SMA does not affect the brain or its development, and thus it does not affect an individual’s ability to learn and succeed academically. Parents should advocate for their children to be placed in appropriate academic settings to optimize their intellectual growth. Their physical limitations should not limit them from receiving academic stimulation in a developmentally-appropriate environment.
Early Childhood through High School
From ages one to three, your child will usually receive services through your state’s Early Intervention (EI) Program.
After age three, your child is eligible for an Individualized Education Plan (IEP) or a 504 Plan (named for Section 504 of the Rehabilitation Act and the Americans with Disabilities Act). The IEP details the specific services, modifications, and accommodations that your child should receive.
Children or teens with SMA may be assigned a paraprofessional (individual teaching aide) or a one-to-one classroom aide to assist them in getting around, lifting or moving objects in the classroom, and using the bathroom. Classroom modifications may be necessary to accommodate their physical needs.
SMA also does not affect an individual’s ability to build relationships with others. It is normal for classmates, particularly younger classmates, to be initially curious as most of them are unfamiliar with SMA and may have never seen a wheelchair or medical stroller before. Many parents have found it helpful to send a letter to their child’s classmates and to the parents of their child’s classmates. Or, if your child is older, he or she may want to send the letter.
Check with your child’s teacher and principal before sending the letter. Consider including a Cure SMA fact sheet (contact our office to request materials) or directing them to the Cure SMA website.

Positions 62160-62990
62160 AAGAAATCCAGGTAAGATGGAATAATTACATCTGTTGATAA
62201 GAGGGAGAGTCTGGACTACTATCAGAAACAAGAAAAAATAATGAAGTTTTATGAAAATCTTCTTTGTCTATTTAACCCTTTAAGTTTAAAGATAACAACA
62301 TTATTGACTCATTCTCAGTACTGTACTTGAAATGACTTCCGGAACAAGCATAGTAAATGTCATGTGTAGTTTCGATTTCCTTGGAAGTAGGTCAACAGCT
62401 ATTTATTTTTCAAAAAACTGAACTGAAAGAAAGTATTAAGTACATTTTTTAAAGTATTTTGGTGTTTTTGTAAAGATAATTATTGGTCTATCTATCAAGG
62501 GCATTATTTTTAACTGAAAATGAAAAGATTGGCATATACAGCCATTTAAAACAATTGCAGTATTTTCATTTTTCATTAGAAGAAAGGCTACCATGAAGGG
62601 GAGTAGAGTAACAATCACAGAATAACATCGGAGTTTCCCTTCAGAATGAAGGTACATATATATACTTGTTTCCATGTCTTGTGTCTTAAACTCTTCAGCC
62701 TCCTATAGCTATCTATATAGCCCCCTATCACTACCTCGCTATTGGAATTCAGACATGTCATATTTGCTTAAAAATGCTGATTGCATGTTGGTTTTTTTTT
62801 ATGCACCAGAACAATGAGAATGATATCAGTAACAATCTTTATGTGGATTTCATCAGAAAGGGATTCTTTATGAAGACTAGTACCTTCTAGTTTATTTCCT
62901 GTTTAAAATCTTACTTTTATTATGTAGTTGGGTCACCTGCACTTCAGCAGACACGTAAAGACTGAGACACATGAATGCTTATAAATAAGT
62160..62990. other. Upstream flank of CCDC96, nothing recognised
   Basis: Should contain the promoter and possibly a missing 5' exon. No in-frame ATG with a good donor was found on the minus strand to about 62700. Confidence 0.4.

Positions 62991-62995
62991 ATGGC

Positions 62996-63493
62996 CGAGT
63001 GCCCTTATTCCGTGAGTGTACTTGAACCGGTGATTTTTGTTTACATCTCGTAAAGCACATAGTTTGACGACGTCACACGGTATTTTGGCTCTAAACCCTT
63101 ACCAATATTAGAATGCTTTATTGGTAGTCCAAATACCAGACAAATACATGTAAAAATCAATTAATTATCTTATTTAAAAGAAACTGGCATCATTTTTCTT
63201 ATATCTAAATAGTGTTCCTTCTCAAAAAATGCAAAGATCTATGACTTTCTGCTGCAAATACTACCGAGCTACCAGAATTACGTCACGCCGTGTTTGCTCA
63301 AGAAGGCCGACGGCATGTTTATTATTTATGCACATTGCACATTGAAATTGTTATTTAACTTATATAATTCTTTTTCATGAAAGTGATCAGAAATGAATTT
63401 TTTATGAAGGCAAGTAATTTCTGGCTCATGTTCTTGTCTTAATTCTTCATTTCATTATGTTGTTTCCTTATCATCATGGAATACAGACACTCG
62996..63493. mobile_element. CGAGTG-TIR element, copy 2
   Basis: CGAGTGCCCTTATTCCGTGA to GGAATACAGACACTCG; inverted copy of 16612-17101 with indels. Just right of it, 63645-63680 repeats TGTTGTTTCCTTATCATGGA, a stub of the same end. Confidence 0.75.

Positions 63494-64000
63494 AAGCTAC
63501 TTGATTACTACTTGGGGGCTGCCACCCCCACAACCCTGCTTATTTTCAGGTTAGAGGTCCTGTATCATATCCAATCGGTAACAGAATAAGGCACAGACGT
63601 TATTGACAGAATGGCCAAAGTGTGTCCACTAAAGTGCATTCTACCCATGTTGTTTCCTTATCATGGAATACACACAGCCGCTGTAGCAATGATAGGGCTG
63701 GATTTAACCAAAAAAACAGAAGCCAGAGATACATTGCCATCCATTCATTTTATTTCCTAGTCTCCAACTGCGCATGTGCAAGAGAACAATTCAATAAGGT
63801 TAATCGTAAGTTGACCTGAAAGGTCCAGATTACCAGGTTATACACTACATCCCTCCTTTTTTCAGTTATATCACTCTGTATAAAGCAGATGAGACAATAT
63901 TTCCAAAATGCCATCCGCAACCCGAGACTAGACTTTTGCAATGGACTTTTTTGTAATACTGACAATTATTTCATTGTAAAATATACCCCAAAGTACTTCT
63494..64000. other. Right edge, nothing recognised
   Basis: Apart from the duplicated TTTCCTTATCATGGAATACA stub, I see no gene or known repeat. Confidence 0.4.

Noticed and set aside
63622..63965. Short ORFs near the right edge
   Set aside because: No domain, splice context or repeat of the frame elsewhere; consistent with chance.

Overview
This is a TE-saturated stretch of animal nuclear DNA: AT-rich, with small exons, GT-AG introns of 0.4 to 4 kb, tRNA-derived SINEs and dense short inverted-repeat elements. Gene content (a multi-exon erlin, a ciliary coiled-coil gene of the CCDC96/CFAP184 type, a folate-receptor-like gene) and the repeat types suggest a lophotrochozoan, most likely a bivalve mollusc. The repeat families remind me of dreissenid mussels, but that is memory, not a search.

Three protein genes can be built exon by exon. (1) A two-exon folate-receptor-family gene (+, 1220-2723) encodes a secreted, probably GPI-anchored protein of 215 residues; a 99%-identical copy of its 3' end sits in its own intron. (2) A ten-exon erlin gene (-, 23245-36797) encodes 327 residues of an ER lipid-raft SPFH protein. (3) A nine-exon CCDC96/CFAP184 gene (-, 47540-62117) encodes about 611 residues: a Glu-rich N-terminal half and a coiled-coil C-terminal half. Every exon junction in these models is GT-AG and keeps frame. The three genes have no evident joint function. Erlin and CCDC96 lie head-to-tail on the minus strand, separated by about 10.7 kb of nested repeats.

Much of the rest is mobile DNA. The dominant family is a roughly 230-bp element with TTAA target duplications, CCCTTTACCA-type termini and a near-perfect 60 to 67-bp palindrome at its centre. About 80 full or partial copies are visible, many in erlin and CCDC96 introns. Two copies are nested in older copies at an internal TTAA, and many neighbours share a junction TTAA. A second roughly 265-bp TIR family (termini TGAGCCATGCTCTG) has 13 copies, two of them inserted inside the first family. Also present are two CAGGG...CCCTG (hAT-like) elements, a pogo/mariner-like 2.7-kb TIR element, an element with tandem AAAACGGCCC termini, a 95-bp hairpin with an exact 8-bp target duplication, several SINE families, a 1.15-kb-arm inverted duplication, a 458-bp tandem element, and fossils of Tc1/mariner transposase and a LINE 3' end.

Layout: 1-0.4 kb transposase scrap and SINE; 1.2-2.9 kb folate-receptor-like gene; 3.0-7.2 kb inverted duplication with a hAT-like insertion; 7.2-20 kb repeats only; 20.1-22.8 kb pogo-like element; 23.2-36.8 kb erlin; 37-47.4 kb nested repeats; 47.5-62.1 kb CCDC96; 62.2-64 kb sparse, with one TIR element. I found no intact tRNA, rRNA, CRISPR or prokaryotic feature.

Your letter can cover information like:
- Your child can learn and build relationships just like other children
- SMA isn't contagious
- What type of SMA your child has
- What he or she can and can't do
- Whether your child has an attendant
- How it can be hazardous for your child to catch a cold—emphasize that parents should please not send a child who is ill to school
- How they can reach you if they have questions or concerns
- Wheelchair rules (or ask your child's teacher to cover these in class)
Many parents have also found it helpful to be involved in their child's school. Attend the "Meet the Teacher" night, and all parent-teacher conferences.
If appropriate, send another letter to your child’s classmates and their parents at the end of the school year, thanking them. If appropriate, send a letter to the principal and/or your child’s teacher at the end of the year, thanking them.
Consider sending a letter to a school board member or district superintendent, letting them know about your experience.
Many individuals with SMA have gone on to college as well. When selecting a college, it may be helpful to consider the following:
- Should you live on campus or at home?
- If you are going to live on campus, how far away are you comfortable going?
- Will the school be able to make appropriate accommodations for you—in both learning situations and living situations?
- Will you need personal attendants?
- What sort of support system will you have nearby (relatives, friends, physicians or healthcare providers, etc.)?
- What is the university’s healthcare system like? Are they familiar with SMA? What resources can they offer?
- In addition to tuition costs, how will you and your family manage any additional costs, such as salaries for attendants, transportation costs, or specialized technology?
- A Guide to the Individualized Education Program
- Family & Advocates Partnership for Education
- National Association of Parents with Children in Special Education
- Office of Special Education Programs (U.S. Department of Education)
- Parent Advocacy Coalition for Educational Rights (PACER)
- Special Education Resources on the Internet
- Your Child's IEP